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Discussion Starter · #1 ·
any benefit going that route...
I do occasional track days..

how much will it raise the back?
 

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Brand? A 190/what?

In general, when you go to a larger tire you flatten out the swingarm angle and take away rake and trail. What does this mean? The bike as a whole will steer a bit better BUT could take away drive grip (drive wide on exit).

Something to take into consideration is you have more rotational mass on the rear tire with a 200, which will change your acceleration and probably your shift points. Also (lemme see if I can explain this easily) take a specific corner and go through it at the same speed and line on each tire, the 200 will require you to add more lean to get the same arc vs the 190.

The advantage of a 200 is you have more surface width to work with vs the 190. Also profiles are sometimes different.

Overall going to a larger tire isnt a big deal as long as you make the proper changes to account for size and weight.
 

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Discussion Starter · #4 ·
thanks for the info...

no, couldn't care less for looks, my track day plastics are like from a mad max movie....
 

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Tire profile is beginning to mean a lot more to me these last few years. Im curious about the contact patch difference between a sharply or aggressive profile tire in a 190/55 and the patch of a regular 200 (do 200's have 50/55 profiles??). Eva what say you? I dont think ive ridden a tire with a sharp V profile but ive had fairly aggressive profiles before and enjoyed them. Wouldnt a nice pointed 190/55 give a similar contact patch of a 200? Is the difference negligible and it comes down to weight?? Just wondering out loud here.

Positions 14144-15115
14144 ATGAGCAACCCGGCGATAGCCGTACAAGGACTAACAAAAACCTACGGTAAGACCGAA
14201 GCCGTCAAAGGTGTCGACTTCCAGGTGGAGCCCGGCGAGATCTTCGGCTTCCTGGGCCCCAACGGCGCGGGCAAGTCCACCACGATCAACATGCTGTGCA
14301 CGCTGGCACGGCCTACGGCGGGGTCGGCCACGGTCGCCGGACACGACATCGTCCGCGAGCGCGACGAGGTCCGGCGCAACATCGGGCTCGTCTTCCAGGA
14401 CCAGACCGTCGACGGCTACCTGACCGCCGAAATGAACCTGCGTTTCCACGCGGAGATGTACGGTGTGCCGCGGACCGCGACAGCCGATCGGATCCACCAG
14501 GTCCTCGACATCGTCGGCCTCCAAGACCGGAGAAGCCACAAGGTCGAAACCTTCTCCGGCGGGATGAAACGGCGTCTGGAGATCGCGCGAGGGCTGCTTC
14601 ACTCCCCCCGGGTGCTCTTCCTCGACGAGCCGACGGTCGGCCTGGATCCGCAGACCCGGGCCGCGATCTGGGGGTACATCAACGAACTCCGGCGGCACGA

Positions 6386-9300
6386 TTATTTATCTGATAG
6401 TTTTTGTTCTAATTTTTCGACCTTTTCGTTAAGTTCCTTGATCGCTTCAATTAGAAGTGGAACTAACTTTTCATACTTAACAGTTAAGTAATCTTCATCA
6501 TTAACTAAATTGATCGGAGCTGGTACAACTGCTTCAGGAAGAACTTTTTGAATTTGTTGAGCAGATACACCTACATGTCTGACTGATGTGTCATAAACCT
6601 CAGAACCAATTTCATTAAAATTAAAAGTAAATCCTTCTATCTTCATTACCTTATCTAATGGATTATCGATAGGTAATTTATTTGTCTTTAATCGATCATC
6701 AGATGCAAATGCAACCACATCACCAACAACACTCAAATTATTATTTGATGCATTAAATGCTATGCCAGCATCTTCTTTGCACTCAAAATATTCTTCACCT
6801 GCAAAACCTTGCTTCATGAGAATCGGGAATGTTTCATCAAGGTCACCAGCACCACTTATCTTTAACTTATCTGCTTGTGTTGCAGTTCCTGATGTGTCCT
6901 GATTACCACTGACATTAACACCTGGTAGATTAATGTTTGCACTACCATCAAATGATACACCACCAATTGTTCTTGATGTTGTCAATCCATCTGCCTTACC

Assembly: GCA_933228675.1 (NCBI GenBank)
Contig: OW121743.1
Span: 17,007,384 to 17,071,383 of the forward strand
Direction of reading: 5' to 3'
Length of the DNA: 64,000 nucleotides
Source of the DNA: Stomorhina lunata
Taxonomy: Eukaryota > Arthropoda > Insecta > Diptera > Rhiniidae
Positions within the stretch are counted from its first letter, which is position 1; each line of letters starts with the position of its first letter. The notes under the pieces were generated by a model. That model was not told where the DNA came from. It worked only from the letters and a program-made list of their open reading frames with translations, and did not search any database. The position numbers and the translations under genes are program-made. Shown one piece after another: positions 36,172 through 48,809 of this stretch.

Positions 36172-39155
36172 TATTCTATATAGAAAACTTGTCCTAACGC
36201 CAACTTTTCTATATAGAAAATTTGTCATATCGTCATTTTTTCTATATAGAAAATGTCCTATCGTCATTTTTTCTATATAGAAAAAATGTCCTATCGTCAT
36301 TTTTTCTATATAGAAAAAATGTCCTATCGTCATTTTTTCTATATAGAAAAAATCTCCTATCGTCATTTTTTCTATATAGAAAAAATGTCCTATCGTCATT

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Discussion Starter · #6 ·
It depends... in the paper of course.. in a RS10 the contact patch is 10mm diference in a S21 is 6mm from 190/55 to 200/55...

look at the pics
 

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See now this is interesting to me. Cant remember what the more sharp profiled tires are - maybe Dunlops? Miche's?
 

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I think before you continue further down this path a few definitions needs to be clarified. We have the same terms being used in different ways.

We like to use the term contact patch as the physical connection with the ground and the tire. The size of the contact patch itself is generally controlled with pressure in the tire. But it is also manipulated by g-forces.

The width of the tire generally dictates the lean angle abilities.

Tire profile is beginning to mean a lot more to me these last few years. Im curious about the contact patch difference between a sharply or aggressive profile tire in a 190/55 and the patch of a regular 200 (do 200's have 50/55 profiles??). Eva what say you? I dont think ive ridden a tire with a sharp V profile but ive had fairly aggressive profiles before and enjoyed them. Wouldnt a nice pointed 190/55 give a similar contact patch of a 200? Is the difference negligible and it comes down to weight?? Just wondering out loud here.